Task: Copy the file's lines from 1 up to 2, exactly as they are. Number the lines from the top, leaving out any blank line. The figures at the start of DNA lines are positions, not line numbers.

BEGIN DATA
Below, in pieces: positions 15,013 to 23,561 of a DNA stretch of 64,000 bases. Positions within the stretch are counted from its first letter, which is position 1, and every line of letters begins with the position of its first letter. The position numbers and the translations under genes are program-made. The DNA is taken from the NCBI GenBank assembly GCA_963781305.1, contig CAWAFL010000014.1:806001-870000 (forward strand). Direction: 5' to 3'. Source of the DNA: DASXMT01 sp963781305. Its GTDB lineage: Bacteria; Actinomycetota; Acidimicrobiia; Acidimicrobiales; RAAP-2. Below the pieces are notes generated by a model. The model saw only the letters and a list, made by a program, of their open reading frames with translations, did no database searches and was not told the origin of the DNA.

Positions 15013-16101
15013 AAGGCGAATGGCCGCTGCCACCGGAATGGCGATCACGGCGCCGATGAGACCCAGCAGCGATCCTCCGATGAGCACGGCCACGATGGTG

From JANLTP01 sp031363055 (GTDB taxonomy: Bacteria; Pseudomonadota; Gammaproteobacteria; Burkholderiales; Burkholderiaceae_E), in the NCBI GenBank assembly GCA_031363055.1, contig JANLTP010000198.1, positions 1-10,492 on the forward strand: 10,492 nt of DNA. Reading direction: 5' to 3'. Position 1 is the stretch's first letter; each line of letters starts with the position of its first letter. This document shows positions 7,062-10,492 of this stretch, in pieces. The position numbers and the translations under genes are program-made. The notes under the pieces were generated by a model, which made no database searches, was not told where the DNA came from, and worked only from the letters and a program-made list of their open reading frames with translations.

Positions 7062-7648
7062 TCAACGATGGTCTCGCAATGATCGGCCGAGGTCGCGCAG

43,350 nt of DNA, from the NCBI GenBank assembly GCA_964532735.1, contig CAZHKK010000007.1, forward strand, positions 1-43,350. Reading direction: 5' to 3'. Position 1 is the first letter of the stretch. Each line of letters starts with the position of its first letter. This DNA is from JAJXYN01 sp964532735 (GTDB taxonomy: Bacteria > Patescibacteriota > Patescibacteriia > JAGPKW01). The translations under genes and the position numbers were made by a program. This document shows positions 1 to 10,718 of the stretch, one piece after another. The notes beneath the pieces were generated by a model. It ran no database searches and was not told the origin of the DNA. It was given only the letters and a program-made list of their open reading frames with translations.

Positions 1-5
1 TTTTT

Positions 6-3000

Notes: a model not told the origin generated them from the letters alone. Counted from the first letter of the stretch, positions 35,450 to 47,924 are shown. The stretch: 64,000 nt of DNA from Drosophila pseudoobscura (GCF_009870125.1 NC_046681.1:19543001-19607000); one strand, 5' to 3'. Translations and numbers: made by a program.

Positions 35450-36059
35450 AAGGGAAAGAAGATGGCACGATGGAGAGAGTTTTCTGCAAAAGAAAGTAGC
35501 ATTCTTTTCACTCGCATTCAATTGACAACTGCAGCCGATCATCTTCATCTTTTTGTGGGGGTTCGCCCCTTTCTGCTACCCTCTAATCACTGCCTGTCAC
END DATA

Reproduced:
Below, in pieces: positions 15,013 to 23,561 of a DNA stretch of 64,000 bases. Positions within the stretch are counted from its first letter, which is position 1, and every line of letters begins with the position of its first letter. The position numbers and the translations under genes are program-made. The DNA is taken from the NCBI GenBank assembly GCA_963781305.1, contig CAWAFL010000014.1:806001-870000 (forward strand). Direction: 5' to 3'. Source of the DNA: DASXMT01 sp963781305. Its GTDB lineage: Bacteria; Actinomycetota; Acidimicrobiia; Acidimicrobiales; RAAP-2. Below the pieces are notes generated by a model. The model saw only the letters and a list, made by a program, of their open reading frames with translations, did no database searches and was not told the origin of the DNA.

Positions 15013-16101